Healthy Living

How Diabetes Can Elevate The Risk Of Cancer

It’s not uncommon for diseases and illnesses to be linked to one another. For example, getting a fever might be a sign of infectious diseases such as malaria, common cold or even HIV. Clinical depression on the other hand, can be linked to other mental health conditions, such as anxiety, panic disorder and social phobia. In some cases, it may even lead to bipolar disorder.

And so when a newly emerged study revealed that diabetes can elevate the risk of cancer metastasis, researchers weren’t at all surprised. For one thing, this just validates the notion that diabetes may help spread cancer.

In reality, diabetes being linked to other diseases isn’t new at all. As one of the most common conditions that doctors from all over the world diagnose, it’s been known to be directly connected to other diseases. This includes the ever-dreaded heart disease, problems with eye sight and an array of other cardiovascular diseases.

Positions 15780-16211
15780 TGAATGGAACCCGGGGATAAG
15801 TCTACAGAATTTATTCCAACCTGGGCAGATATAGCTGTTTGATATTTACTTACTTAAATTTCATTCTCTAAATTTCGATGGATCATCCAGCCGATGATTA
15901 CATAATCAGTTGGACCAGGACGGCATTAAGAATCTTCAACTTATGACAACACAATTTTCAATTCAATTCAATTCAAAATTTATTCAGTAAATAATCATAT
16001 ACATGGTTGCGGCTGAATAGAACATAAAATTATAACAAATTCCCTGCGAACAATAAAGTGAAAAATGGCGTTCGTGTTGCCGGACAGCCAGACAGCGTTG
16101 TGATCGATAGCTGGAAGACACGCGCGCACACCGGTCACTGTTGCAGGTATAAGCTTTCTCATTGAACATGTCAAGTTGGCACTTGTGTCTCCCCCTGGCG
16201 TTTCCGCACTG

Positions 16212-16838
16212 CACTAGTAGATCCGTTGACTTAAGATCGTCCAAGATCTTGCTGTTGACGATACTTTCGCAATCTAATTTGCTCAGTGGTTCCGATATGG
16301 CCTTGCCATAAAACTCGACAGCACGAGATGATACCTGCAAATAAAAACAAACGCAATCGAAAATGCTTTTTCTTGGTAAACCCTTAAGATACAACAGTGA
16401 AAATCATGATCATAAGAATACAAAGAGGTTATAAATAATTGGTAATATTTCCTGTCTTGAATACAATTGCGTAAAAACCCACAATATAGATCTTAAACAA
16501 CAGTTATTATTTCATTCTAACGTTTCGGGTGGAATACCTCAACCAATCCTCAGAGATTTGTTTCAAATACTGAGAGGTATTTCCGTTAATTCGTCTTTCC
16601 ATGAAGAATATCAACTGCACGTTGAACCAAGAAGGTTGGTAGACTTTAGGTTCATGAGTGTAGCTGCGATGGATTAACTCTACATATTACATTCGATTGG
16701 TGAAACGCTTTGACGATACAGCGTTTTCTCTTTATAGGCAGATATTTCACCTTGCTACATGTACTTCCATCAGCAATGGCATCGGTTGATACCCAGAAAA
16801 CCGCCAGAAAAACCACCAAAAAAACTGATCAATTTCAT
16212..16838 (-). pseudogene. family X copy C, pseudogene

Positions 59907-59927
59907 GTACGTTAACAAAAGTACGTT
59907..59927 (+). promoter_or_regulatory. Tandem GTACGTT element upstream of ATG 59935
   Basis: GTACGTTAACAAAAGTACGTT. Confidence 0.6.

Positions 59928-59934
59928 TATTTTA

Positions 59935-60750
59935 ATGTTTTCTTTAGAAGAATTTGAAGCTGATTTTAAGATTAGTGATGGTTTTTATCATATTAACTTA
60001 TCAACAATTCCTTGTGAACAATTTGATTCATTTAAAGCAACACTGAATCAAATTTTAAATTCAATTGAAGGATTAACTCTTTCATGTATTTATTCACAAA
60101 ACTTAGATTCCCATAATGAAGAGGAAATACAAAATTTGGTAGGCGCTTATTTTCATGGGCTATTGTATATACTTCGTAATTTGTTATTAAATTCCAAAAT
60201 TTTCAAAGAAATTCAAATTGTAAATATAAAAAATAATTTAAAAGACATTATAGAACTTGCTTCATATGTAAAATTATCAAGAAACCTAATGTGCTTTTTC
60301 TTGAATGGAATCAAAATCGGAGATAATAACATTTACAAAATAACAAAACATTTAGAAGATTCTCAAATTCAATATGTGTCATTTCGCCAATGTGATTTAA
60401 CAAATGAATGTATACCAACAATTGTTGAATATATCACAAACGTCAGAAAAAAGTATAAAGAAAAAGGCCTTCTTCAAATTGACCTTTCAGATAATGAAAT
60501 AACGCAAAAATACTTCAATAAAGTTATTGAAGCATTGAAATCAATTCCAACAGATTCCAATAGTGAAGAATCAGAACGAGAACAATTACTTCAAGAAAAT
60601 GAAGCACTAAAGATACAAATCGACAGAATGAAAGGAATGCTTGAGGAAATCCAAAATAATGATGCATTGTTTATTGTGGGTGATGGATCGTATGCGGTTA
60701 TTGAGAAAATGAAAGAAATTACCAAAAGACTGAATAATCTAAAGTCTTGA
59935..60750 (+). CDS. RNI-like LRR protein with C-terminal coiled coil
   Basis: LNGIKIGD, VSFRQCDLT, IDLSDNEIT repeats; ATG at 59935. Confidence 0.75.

And now that a new study validates the idea of diabetes being connected to cancer, the news come as both good and bad to the researchers. It’s good because finding another link can be seen as another step closer to understanding what makes cancer tick and how it can be cured, and bad because people with diabetes have one more deadly disease added on to the list.

“Cancer and diabetes are two of the worst health problems in developed countries, and there’s a link between the two. For cancer, half of the story is still genetics. It’s only recently we realized there is another half that we missed, which is the microenvironment,” study author Prof. Mingming Wu said.

Basically, the research explains that how cancer will grow and spread is highly dependent on the microenvironment where it is, and the elevated blood sugar in people with diabetes can help it move around more easily. This happens through a process called “glycation,” which is the change that happens around collagen fibers caused by diabetes.

The researchers believe more work needs to be done. Moving forward, the researchers aim to differentiate the mechanical and chemical impact of glycation in the metastasis process, which is when the tumor cells start spreading.